I don’t know: no sooner do I start to think I might be doing OK at this taxonomy thing, than someone comes along and knocks me right back down to peg one (to mix my metaphors.)
On Monday, I was able to spot the error in Kevin Z’s WTF without even thinking about it1 (Echinoderms are not a subset of Insecta; they’re a phylum all their own, and while I can never keep up with whether Insecta is a class or a sub-phylum this week, I do know for sure that it doesn’t contain an entire other phylum. Oh, and it’s not even like Insecta is a subset of Echinodermata; it’s part of Arthropoda)
So there I was, feeling pretty good about myself, when Carl Zimmer comes along and (amidst an entirely fascinating article) hits me with something I never expected: one quarter of all mammal species are accounted for by bats!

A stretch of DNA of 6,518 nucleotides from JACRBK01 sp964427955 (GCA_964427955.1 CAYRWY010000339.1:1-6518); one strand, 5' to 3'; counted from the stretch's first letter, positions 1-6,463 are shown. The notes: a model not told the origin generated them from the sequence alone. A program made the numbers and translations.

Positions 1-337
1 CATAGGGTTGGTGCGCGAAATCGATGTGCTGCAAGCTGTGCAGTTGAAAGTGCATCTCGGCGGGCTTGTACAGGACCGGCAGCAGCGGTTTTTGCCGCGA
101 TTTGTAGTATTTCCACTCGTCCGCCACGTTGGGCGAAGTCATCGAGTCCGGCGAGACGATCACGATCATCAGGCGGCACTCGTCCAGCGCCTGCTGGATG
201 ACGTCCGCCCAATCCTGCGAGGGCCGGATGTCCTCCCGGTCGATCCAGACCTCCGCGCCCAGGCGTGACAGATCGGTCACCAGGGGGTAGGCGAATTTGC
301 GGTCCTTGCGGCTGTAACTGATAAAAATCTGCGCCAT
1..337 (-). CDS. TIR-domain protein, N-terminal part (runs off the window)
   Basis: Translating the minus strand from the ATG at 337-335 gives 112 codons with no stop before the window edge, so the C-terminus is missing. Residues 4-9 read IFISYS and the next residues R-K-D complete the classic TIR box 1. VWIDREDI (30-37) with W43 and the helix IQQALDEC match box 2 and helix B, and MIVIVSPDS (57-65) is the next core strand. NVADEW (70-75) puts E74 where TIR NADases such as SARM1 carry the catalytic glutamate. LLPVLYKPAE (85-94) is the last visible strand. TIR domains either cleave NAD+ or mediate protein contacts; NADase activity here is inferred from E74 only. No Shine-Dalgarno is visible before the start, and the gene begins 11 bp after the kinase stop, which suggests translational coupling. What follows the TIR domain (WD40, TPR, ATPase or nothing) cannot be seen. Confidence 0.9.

That’s staggering. I had no idea they were so successful or so diverse. I’d always thought of them as being slightly odd outliers on the graph of mammal survival strategies; I mean, stretching your arms out hugely and flapping around using sonar to catch insects is just so far from what you expect mammals to do that it didn’t even occur to me that a significant proportion of them might be doing it anyway.
Obviously a quarter of all species is not even remotely the same thing as a quarter of all individuals, but still — how did I not know this? I guess I just haven’t been paying attention.
- Well, obviously not entirely without thinking about it. [↩]